Final verdict: It’s common. There are better card draws in the set in blue, but they’re not common. Not a high pick, but card drawing never hurt anyone.
Well, it’s 1/1 for two mana. That’s a bad sign, but wait! It has the ability to produce a fog bank out of any of your blockers. Nifty. And if it fog banks itself, it puts cards in your graveyard.
It’s not that it’s a bad card, but that’s a lot of mana to keep handy. You can use it as a combat trick to both protect your creatures from sudden damage/boosts in power, or use it to fend off larger creatures. But at three mana a pop, it loses the ease of use you’d want from a normal trick creatures.
Final Verdict: Might see usage in blue/green decks that need to reach threshold and have poor air defence. A low pick, though, since few will take it.
Like Cephalid Colisuem, this card seems like it would be good for getting you to threshold, while requiring threshold before becoming functional. A paradox and all that rot. However, unlike the Colisuem, the Sage is card advantage. In fact, it’s rather good card advantage. For one card, you get to draw three cards, discard your two worst, and then keep a 2/3 creature on the board (Regal Unicorny goodness).
Final verdict: It’s not the best of the threshold cippers, but it’s useful enough. I wouldn’t high-pick it, but it slots into blue Limited decks well.
I’ve seen this card before. Back in the day, we called it Dungeon Shade, it was black, and I never actually played Tempest limited so I really have no idea what I’m talking about.
I was like, fifteen – leave me alone!
It’s a flying shade; an absolute offensive wrecking ball. Either they deal with it, or it maims them in a few turns. Just remember not to tap all your mana, since losing shades to stuff like Crippling Fatigue isn’t very funny. And you don’t feel very smart afterwards.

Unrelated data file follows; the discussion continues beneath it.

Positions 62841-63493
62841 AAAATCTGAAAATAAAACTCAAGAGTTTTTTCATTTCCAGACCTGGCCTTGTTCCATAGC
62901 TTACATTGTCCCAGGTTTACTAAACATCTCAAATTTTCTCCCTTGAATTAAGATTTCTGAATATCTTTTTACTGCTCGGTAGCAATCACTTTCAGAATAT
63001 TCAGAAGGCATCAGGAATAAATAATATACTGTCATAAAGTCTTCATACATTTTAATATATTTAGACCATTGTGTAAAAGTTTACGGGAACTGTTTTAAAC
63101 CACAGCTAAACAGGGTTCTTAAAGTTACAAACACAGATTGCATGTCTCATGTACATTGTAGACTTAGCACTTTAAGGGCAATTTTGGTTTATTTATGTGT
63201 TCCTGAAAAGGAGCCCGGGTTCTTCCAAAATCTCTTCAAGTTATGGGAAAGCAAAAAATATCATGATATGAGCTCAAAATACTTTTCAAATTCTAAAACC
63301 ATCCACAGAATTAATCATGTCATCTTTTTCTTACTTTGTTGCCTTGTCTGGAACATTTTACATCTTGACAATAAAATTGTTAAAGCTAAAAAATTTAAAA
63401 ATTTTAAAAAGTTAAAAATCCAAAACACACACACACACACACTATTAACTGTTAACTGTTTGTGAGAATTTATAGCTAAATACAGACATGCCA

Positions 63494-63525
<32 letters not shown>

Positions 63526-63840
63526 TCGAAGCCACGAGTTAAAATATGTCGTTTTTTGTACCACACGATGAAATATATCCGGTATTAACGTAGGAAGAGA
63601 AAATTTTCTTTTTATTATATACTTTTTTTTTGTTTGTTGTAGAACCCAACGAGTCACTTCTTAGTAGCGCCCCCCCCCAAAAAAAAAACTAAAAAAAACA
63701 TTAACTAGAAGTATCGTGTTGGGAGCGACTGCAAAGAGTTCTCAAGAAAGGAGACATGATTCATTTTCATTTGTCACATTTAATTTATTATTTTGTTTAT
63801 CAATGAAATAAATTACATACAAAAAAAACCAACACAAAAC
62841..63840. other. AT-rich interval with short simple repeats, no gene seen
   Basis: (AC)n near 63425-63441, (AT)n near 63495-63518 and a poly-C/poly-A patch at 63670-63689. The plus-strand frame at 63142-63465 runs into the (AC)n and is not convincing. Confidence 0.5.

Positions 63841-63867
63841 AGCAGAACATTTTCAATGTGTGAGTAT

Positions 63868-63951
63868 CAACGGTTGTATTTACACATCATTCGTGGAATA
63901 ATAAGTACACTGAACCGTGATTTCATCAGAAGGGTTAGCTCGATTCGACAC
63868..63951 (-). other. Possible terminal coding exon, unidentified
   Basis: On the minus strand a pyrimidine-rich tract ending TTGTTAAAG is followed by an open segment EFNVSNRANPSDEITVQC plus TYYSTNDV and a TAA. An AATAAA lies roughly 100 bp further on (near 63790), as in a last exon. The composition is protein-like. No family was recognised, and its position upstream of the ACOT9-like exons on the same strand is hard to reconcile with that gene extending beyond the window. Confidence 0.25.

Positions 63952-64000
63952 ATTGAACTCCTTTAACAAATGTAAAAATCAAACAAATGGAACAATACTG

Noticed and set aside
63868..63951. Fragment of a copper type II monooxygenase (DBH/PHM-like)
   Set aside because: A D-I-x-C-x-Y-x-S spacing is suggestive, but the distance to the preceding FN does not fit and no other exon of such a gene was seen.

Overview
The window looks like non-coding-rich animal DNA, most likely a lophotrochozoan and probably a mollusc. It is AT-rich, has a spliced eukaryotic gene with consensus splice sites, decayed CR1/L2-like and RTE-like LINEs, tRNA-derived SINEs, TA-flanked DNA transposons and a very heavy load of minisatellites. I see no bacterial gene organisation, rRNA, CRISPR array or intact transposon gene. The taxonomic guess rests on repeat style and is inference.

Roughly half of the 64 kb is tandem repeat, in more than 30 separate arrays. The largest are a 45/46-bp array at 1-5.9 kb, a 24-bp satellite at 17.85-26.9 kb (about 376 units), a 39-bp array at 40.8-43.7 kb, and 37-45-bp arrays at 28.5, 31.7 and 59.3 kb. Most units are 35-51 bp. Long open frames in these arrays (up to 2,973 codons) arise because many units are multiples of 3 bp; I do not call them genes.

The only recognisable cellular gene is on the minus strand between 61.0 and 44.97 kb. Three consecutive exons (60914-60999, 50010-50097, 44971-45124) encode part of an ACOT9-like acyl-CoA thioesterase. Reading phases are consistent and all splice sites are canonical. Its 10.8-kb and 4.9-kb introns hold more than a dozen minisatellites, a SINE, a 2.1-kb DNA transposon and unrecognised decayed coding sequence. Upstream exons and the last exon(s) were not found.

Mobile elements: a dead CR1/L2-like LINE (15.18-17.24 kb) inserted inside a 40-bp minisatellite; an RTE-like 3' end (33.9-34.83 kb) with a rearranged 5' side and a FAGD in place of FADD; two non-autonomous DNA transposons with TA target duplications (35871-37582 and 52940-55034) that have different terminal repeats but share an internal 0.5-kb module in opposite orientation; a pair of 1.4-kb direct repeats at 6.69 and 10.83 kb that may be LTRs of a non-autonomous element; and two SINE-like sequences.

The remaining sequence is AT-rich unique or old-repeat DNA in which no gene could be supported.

Final Verdict: My only question is why this is an uncommon, while Nantuko Shade is a rare? They should both be uncommon. Durrrrr. Yeah, thanks guys; can’t come up with decent chase rares, so just promote the chase uncommons.
Kind of weird. I mean, with the Hydromorph Guardian, you’d expect to use it to protect a better creature. The Gull is generally the sort of creature you’d want to be protecting, but I suppose I’d give it up to keep something like Aboshan alive. Or you could use it to counter a Shower, Second Thoughts, or whatever.
Final Verdict: Fair sized flier with a useful ability. You do the math.
Oh, wow. Why is this uncommon? Probably for the same reason Fact or Fiction is uncommon. While Breakthrough isn’t quite a Fact or Fiction, it does have some advantages, and it works in much the same way. It gives you a lot of cards, and played well it let’s you fill up your graveyard in the march towards threshold.
For example, say you reach the sixth turn. You have six mana available and three cards in hand: A creature you want, a land, and a creature that won’t be of much use. You tap six mana, which lets you keep five cards in hand, then draw four and discard down to five. At worst, you draw junk, but if you draw junk you can just discard that junk instead of the pre-existing cards in hand.